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New 3D Printing Process Seeks To Put Industrial 3D Metal Manufacturing On Your Desktop
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By Shane Taylor | 3D Printing Industry

HP’s Multi Jet Fusion (MJF) is the new modulation of 3D printing that everyone has been talking about recently. But there is another new additive manufacturing process that may be about to gain a place on the lips of industry insiders as they deliberate. The Center for Rapid Automated Fabrication Technologies (CRAFT) at the University of Southern California has been the base of research for Selective Inhibition Sintering (SIS) with an aspiration to create an affordable, high quality consumer (sub-USD$5000) metal printer. How? By reversing the sintering process used in industrial additive manufacturing machines.

‘3D printing,’ the de-facto world view terminolgy, is a set of technologies also known as additive manufacturing (AM) – the industrial standard definition. AM in essence means ‘making by adding’ – using high and / or concentrated energy forming. There are other synonmyns for this generic technology set relative to their utility: such as rapid production and rapid prototyping. There are other, less used, hypernyms such as freeform fabrication. ‘3D printing’ as a term originated as a label for just one modulation of (one production method using) this technology set: making by adding in layers via inkjet heads, before becoming a hypernym for this and all other AM processes. In the popular consciousness the term ‘3D printing’ is also affiliated with ‘prosumer printers,’ also known as ‘desktop manufacturing’ or the ‘desktop factory.’ These are low-to-middle quality desktop sized machines that utilise a narrower proportion of the total range of making by adding methods. Low-to-middle quality here being relative to the breadth of range of output quality of AM technologies which include the multi-million dollar machines used by industry*. It is here that Selective Inhibition Sintering may prove to be a meeting point in terminology and technology.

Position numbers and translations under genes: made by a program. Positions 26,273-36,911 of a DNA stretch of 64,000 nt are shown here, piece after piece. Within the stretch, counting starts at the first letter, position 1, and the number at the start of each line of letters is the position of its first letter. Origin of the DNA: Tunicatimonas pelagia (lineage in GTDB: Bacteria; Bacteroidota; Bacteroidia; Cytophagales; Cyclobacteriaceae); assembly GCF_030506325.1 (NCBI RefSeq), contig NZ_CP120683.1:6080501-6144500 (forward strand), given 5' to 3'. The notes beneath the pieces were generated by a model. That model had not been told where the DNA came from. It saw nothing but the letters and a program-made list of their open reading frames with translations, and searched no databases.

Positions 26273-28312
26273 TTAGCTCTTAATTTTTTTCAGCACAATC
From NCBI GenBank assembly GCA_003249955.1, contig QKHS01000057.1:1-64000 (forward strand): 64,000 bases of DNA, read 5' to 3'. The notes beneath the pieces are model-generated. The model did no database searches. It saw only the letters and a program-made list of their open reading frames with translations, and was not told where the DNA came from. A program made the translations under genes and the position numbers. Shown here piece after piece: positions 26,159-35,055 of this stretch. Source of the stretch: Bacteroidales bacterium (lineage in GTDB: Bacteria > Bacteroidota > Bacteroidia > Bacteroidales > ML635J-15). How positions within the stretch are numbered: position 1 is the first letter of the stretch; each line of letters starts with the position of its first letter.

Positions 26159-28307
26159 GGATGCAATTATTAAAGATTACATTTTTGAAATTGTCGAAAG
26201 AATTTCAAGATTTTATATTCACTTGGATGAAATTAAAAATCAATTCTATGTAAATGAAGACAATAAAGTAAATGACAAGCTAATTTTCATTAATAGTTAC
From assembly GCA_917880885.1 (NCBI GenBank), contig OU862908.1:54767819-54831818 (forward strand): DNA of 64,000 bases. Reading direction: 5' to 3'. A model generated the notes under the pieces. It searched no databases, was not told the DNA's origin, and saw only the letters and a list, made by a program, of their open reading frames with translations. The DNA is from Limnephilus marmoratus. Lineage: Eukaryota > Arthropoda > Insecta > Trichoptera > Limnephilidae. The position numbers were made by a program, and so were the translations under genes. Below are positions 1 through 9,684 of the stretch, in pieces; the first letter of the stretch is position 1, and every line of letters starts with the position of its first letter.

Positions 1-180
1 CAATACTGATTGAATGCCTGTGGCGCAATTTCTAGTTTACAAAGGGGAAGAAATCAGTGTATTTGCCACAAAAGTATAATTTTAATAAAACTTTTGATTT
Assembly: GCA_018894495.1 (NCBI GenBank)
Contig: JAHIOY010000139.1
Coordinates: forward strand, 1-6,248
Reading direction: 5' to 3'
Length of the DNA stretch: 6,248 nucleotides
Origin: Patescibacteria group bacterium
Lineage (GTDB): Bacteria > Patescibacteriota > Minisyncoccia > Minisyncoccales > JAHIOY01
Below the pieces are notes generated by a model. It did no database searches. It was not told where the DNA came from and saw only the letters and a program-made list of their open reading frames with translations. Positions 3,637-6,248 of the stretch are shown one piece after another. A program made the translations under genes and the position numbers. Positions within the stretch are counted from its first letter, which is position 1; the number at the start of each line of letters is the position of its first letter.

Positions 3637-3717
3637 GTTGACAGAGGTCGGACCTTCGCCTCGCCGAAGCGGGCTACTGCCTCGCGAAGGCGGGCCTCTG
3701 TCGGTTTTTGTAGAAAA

The prime industry report, The Wohlers Report, defines two categories of additive manufacturing machines: consumer and industrial, with consumer 3D printers classified as those that cost less than $5,000. The first consumer (or prosumer, as per Alvin Toffler or 3DPI’s own Juho Vesanto) machines to bring industrial machine additive metal processes to the desktop are almost with us, such as the $3,999 Sintratec Desktop Laser Sintering 3D Printer and $2,500 DIY Ester SLS 3D Printer by Brandon Fosdick. Innovative fruition of industrial grade feedstock for consumer 3D printers is also progressing, such as Turner MedTech’s propriatory GMASS 3D filaments. Also, new modulations that bring metal printing to the prosumer are in progress elesewhere, such as gas metal arc welding (GMAW) that was developed at Michigan Technological University, and liquid metal jetting (LMJ) developed at the University of Texas Arlington. But new processes that innovate affordability for industrial grade metal additive manufacturing at home are yet to materialise. The researchers behind the Selective Inhibition Sintering project believe that this technology may be the one to accomplish that goal.

Dr. Behrokh Khoshnevis and his team at the University of Southern California have based their research upon the promise of the premise to invert the lazer sintering process using inhibitive retardance. Upon each strata of powder layered, piezoelectric deposition of liquid chemical inhibitor in the periphery of the strata of desired output form prevent powder particle fusing. Thus the prevented periphery becomes an impedance boundary to the extremity, which in turn becomes a sacrificial mould upon conventional furnace sintering.

The prototype SIS-metal machine constructed for the research consists of a three-axis motion system, piezo-electric printhead and controller board — with motion control and user interface software.

The summary of the research paper introducing SIS concludes success for the process as“the SIS-metal process has proven adaptable for use in a consumer-level machine by way of an inkjet printhead.” There are adaptive obsticles after this initial stage of prototype: “part strength and porosity have not been characterized for the finished bronze parts. Shrinkage and surface quality of parts may be improved upon as well. It is currently unknown if the intradirectional shrinkage percentage is linear with respect to part length in a given direction. More research will be conducted on variation in interdirectional shrinkage (X vs. Y vs. Z) as well. Lastly, overpenetration of liquid inhibitor results in surface defects in up-facing surfaces of the sample parts. A fine-tuning of inhibitor deposition is planned to avoid these defects.”

*The ‘3D printing industry,’ itself could be said to refer to all markets of all applications of this set of technologies. There is, by standardised definitions, no single extant ‘3D printing industry’per say, insomuch as there is no single extant ‘subtractive manufacturing industry.’ Rather, there are a number of methods of making by adding that have many applications across many markets.

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